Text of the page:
- It comes out in almost the same consistency, color and texture that my old banana-flavored penicillin used to do when I was seven years old. I do not want to flash back to my elementary school years while drinking cocktails, thanks to you ever so much, lest I linger there and am forced to consume the bottle to once again repress the memory.
But instead, Europa delivers. The creamy texture is undeniable but not overly-heavy, and the sweetness of the flavor is offset by a pleasant booziness. And best of all, it REALLY DOES taste like lemon meringue pie — or more precisely, like a birthday party in the summertime.
For real, you will sip this and it will taste like a mid-July birthday party. Just like one of those parties, you will only want the experience to last so long, but you will most certainly enjoy it while it lasts.
Look, I’m the kind of guy who buys Chat-en-Oeuf once every three months because I think the label’s pretty funny, so you have to know that I’m vulnerable to catchy names. Thus, whenever an Australian wine is willing to emphasize the HICK in their vintage, I am entirely happy to reward it.
And I’m so very glad that I did. Here is a Shiraz-Cabernet that’s nicely balanced, fruity and surprisingly light. This despite a color that is enjoyably dark and lush, and a price point that is aimed squarely at my dusty, squeaky, cheap little Scots heart: Fifteen bucks for a bottle of pleasant, well-balanced Australian red is just fine by me, and gives me one more excuse to walk past the Wolf Blass and leave it lingering there for all eternity.
Plus, this is the kind of wine that gives you an opportunity to pull out that decanter you got as a wedding gift and thought was a flower vase. Our first bottle was not at all well-filtered, which — when one takes the bottle-half-full view of life — means you get a chance to practice your decanting and aeration skills on a wine you won’t be that afraid to spill everywhere.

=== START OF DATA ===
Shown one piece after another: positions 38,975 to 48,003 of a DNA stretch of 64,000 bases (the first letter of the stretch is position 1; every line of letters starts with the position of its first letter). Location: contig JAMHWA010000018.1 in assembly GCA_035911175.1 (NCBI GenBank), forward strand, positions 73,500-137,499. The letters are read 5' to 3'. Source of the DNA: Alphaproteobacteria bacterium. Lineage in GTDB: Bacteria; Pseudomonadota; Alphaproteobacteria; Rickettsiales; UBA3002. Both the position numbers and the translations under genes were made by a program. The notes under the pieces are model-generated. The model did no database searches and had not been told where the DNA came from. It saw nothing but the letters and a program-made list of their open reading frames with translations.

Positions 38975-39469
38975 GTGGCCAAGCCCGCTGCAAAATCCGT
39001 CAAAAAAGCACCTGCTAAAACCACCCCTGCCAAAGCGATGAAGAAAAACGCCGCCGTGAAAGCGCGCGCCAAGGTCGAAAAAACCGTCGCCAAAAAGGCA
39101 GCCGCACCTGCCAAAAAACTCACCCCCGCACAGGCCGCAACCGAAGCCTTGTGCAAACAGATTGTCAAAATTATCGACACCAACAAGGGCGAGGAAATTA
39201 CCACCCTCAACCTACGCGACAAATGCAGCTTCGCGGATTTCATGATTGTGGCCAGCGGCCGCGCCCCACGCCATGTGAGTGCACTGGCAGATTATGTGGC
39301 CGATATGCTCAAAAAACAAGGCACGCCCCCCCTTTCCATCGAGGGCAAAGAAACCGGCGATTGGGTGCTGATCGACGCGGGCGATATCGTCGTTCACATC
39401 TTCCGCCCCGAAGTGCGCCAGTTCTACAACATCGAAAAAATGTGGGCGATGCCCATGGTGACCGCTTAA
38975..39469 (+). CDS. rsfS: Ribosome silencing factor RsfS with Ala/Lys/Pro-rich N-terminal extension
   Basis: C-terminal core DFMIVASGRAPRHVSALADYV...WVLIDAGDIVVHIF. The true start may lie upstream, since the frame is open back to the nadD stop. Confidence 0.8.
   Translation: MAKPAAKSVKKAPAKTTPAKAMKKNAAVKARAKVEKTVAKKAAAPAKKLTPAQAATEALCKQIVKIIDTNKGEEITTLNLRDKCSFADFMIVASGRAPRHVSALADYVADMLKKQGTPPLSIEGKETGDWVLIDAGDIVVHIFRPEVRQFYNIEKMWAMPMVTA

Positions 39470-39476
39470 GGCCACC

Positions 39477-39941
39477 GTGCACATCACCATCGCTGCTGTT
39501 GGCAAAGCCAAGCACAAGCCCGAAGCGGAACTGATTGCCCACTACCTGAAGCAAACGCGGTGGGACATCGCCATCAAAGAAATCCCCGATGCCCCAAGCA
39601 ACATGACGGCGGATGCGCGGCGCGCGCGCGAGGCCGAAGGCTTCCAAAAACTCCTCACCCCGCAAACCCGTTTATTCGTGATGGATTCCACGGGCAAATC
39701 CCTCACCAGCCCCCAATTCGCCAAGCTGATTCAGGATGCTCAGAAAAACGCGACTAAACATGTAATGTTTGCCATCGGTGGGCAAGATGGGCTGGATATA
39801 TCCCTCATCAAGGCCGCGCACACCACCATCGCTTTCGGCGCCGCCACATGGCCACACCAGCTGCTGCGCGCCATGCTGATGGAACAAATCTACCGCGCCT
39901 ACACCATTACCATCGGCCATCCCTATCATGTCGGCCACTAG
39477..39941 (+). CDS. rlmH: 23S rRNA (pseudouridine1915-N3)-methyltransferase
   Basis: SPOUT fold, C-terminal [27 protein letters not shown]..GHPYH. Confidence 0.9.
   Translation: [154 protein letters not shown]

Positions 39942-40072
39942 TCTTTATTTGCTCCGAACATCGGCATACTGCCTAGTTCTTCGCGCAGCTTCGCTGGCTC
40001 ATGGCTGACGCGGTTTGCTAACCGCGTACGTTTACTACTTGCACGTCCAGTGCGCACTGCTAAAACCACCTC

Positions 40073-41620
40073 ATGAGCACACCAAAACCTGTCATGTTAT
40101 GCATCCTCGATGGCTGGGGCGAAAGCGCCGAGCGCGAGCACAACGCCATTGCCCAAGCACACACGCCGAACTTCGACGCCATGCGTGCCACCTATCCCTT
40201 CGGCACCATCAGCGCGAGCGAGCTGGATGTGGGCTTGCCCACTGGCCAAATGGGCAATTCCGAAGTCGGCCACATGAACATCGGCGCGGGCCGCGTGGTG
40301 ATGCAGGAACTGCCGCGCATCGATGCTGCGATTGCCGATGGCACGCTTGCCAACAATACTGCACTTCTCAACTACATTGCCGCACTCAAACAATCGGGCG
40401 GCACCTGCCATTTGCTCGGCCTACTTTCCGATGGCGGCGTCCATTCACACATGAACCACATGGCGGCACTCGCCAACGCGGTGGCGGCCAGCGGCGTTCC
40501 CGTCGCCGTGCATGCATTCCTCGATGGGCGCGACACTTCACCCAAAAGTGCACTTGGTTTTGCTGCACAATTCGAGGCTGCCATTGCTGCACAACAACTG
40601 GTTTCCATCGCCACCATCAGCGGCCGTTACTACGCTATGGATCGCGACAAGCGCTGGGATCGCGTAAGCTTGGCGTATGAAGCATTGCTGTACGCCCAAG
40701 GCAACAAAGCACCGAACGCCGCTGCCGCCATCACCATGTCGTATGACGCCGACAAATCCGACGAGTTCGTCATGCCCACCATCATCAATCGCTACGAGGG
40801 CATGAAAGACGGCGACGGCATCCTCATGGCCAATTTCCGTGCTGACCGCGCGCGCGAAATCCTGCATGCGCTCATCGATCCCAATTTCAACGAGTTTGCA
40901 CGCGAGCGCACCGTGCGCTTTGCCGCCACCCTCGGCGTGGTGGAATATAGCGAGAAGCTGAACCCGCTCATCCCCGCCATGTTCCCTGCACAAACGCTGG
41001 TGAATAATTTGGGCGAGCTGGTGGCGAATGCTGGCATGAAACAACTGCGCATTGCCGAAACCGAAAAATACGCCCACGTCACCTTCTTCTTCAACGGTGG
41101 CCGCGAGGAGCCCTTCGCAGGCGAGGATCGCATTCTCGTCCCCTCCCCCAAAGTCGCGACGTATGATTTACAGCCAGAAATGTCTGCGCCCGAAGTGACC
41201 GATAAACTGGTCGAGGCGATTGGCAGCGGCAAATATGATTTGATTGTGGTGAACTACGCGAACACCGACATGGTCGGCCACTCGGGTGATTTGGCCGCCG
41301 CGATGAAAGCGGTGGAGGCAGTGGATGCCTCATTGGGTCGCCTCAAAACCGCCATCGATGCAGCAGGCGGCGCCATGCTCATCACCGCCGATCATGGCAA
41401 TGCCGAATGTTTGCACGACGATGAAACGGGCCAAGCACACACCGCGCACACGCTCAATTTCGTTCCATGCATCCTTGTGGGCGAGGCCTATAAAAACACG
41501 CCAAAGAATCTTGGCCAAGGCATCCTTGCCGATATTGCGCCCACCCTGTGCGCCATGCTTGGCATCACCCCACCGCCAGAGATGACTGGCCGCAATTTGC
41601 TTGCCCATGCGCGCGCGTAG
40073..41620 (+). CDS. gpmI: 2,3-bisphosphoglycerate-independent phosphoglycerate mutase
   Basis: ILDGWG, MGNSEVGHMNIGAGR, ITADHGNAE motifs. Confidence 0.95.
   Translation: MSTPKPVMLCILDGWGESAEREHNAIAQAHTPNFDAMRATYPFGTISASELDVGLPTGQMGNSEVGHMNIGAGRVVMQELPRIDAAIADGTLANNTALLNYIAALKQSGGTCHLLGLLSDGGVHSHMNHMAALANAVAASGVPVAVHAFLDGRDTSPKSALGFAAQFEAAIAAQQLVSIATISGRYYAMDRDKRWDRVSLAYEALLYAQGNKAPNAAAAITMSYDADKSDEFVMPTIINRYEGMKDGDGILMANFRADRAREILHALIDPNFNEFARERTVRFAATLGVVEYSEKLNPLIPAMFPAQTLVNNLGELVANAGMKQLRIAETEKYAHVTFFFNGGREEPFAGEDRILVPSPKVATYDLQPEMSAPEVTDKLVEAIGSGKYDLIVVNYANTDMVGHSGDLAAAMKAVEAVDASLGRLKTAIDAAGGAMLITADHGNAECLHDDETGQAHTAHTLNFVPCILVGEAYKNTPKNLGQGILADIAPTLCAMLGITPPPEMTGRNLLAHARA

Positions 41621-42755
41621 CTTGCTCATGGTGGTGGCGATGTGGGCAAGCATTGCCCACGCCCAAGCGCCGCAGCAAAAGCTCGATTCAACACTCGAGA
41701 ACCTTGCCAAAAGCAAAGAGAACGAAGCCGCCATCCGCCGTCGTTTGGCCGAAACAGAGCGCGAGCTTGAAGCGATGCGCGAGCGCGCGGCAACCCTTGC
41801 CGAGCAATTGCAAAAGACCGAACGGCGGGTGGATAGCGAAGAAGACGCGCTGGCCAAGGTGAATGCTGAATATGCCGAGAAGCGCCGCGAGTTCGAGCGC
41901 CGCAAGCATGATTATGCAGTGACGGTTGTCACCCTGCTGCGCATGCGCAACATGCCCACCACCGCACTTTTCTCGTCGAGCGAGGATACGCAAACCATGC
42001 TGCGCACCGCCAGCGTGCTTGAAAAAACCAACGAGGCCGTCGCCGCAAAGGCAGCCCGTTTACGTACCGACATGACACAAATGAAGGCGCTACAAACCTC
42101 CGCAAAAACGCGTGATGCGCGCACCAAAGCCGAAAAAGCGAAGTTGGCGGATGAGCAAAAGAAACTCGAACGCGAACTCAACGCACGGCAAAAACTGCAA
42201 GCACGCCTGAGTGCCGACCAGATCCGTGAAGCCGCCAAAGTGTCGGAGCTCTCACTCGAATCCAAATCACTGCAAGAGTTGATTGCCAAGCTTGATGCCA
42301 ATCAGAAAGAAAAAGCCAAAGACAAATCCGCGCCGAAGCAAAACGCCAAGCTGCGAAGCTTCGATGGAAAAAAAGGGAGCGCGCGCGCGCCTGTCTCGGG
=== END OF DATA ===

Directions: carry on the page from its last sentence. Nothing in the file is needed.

The results are well worth it. This is a wine you don’t need to cellar, and that you can serve immediately with the utmost confidence that it’s a crowd pleaser. Plus it turns out that Hickinbotham is a name with some relevance, after all.
“Oh, this wine? Lovely isn’t it? From Clarendon in Australia, named after a prominent wine scientist — oenologists, I think they call them? — in the region. Here, let me fill you up from this decanter that looks like an abstract sculpture that I will soon hide in the closet again.”
Good price, lovely flavor, and classy wine knowledge. The perfect package.
What I am going to do now is write, without any trace of snottiness, about why you should drink a beer that tastes like strawberries.
What’s important to realize about Früli is: first of all, it’s got an umlaut in its name and that’s inherently awesome and METAL; and second, it really is beer that has pure strawberry juice blended right into it.
This isn’t like pumpkin beers, or nut beers or even spiced beers that may have had something introduced in the brewing process that influences the flavor. Früli is a white Belgian beer that comes out of the boiler, and then is mixed with honest-to-God strawberry juice to produce a 4.1% ABV brew.
It’s bright red.
It makes you look like kind of a wuss when you order it.
It comes in small bottles, because it’s really sweet and you will never want a whole pint of it.
And it doesn’t matter, because it works. Früli is like the brewed equivalent of Kir, a cold and sweet refreshment that’s meant to be taken slowly on a warm afternoon. If beer can serve as an aperitif, then Früli is the perfect choice, and one that will delight your guests on the first warm spring afternoon that we can muster.
It may have turned gray this week, but this is how we can get the warmer months started: with bright liqueurs, friendly reds and sprightly beers. The time is now to experiment a little, and find the little surprises that make the next few weeks all the more fun.
The spring is on is! This is what to drink!